https://www.smartechanalysis.com/reports/additive-manufacturing-opportunities-in-oil-gas-markets-2016-a-ten-year-forecast/ leading analyst firm SmarTech Publishing, paints a bright picture for the growth of additive (AM) adoption in the oil & gas industry, with global revenues expected to reach $450 million by 2021 and pass the $1.4 billion mark by 2025. SmarTech Publishing’s new study reports that the long-term outlook for opportunities for AM in the oil & gas industry are strongly positive, throughout the ten-year forecast period. However, the oil & gas industry is lagging behind in terms of AM adoption compared to other major industries such as aerospace, medical and even automotive, and major revenue generation for AM will not materialize until 2018. From then on, the opportunities for AM in oil & gas will grow rapidly. The chart describes the projected growth for business volume of AM adoption in the Oil & Gas Industry. Overall growth is expected to reach nearly 2000%. Source: SmarTech Publishing Opportunities Oil & gas enterprises, favor conservative and proven processes regardless of their cost structure or efficiency. This trend has been reinforced in recent years as oil reserves have come under the control of large sovereign national groups, which are often even less likely to invest in technological innovation. The bottom line here is that genuine opportunities for generating AM-related revenues in the oil & gas sector will only be found where the benefits are (more or less) immediate and where they can be easily proven.
- The report confirms that most of the immediate benefits of AM in the upstream segment of the oil & gas industry can be seen in the the production of more efficient drill bits. This can be achieved both by powder bed AM technologies, used to produce parts with integrated sensors, and by directed energy deposition based AM technologies, which represent a viable solution for outfitting existing drill bit designs with new sensory equipment through remanufacturing.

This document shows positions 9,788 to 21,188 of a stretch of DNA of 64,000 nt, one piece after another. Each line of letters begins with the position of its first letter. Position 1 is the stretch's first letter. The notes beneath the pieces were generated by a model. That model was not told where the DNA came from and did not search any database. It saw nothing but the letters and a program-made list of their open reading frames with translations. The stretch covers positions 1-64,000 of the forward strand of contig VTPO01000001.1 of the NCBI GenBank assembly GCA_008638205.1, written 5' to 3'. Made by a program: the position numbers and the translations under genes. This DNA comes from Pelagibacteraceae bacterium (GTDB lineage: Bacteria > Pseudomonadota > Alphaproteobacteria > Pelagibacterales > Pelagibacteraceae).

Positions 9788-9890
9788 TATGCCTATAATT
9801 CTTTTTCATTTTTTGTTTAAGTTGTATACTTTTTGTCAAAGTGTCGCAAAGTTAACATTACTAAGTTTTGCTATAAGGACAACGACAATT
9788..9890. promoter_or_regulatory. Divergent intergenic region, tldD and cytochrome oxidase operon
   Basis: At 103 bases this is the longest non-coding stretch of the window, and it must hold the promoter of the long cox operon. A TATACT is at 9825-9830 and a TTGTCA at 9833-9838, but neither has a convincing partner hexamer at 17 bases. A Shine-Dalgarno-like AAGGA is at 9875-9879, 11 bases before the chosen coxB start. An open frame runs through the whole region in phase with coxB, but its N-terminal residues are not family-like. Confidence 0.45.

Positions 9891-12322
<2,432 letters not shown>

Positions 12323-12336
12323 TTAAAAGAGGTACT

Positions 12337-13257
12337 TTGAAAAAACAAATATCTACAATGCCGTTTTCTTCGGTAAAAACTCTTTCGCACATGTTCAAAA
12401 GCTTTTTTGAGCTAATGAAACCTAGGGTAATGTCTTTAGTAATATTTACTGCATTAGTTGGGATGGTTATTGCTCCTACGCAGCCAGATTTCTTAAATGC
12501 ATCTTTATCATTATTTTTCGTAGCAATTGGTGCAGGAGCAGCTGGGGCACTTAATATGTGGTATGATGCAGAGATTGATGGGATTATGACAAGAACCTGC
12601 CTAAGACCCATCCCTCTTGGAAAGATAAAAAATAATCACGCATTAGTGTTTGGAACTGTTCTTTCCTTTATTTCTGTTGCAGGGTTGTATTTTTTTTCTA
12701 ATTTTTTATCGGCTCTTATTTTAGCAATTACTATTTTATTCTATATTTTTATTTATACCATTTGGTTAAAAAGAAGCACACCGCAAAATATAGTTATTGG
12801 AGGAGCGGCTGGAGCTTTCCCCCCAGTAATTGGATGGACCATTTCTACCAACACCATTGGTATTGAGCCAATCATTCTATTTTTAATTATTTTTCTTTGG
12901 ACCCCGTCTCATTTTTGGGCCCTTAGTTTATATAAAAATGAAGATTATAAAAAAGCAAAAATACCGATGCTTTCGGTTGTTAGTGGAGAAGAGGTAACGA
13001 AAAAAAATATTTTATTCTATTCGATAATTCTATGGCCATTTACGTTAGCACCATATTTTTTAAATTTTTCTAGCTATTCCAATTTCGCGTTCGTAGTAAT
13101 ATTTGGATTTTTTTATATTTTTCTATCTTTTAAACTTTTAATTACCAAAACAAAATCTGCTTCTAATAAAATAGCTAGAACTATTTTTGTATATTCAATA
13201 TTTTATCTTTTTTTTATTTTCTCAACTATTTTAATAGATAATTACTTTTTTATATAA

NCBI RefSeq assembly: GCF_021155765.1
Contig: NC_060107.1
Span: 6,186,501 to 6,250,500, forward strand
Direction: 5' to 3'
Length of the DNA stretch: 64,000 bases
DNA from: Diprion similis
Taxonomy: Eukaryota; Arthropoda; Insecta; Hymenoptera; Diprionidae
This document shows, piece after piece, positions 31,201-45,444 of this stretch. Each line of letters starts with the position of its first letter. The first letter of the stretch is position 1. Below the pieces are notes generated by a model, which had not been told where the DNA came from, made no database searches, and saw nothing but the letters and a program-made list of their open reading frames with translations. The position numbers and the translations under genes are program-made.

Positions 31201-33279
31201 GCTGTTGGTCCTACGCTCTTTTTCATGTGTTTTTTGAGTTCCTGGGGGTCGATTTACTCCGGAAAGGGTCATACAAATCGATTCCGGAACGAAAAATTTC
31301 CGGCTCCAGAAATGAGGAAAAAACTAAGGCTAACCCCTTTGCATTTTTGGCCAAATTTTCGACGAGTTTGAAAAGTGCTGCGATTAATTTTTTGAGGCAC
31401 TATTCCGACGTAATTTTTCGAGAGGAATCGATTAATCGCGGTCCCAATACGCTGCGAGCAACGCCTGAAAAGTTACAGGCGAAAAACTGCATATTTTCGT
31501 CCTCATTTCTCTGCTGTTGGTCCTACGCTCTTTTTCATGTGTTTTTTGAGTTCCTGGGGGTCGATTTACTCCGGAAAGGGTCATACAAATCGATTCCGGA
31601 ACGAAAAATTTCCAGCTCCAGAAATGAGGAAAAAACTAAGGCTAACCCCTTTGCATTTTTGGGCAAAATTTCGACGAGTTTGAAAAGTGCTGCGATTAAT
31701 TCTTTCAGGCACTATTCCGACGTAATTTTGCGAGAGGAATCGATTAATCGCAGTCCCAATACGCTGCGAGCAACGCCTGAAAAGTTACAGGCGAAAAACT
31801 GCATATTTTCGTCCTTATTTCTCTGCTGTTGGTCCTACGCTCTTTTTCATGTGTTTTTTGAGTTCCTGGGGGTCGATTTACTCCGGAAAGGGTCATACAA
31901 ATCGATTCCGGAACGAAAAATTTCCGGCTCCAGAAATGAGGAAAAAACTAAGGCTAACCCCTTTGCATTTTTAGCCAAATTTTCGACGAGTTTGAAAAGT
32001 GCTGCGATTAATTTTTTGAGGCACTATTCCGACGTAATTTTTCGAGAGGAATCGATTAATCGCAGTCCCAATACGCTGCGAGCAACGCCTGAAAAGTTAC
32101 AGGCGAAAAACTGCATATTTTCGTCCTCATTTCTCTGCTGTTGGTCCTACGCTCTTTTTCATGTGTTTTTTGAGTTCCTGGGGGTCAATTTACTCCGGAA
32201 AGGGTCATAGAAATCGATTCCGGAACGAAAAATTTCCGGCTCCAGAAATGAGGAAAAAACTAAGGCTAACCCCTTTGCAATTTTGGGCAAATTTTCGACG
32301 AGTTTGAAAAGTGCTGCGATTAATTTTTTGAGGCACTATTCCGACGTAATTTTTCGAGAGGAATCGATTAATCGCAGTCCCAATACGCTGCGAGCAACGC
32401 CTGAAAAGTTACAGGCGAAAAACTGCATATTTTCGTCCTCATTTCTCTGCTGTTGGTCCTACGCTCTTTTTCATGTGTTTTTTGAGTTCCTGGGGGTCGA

- Pump components and valve fittings may also be optimized by AM technologies through improved designs which yield better operating ranges in terms of pressure control and improving the flow rates for oil and gas products during extraction and separation.
- Also, highly beneficial to the oil & gas sector is the use of AM for tooling and realization of custom sand casts for injection molding. This is ideal for optimizing production of fixed cutter drill bit manufacturing for well drilling, where the traditional process is painstakingly laborious and could be significantly streamlined.
- The same binder jetting process used for tooling with mineral-based materials can also be implemented with metal powders to directly produce complex components at significantly lower costs. For example to manufacture short runs of downhole stators made of an extremely resistant stainless/bronze infiltrated metal powder material. In a now famous use case scenario this yielded excellent results a drastically reduced costs.
- For example for the production of heat exchangers which are necessary in the separation process as well as to pass through midstream processing and refinery facilities. In some cases, final use heat exchangers have been printed in their entirety.
- Also important in the AM context is the production of complex valve fittings, which are necessary to achieve constant flow of revenue generating product, and to increase safety. Those already being manufactured by GE at its Kariwa plant in Japan represent just the tip of what could be possible in terms of optimization of the existing designs in oil and gas equipment in order to increase both the flow rates and reduce instances of pressure drop.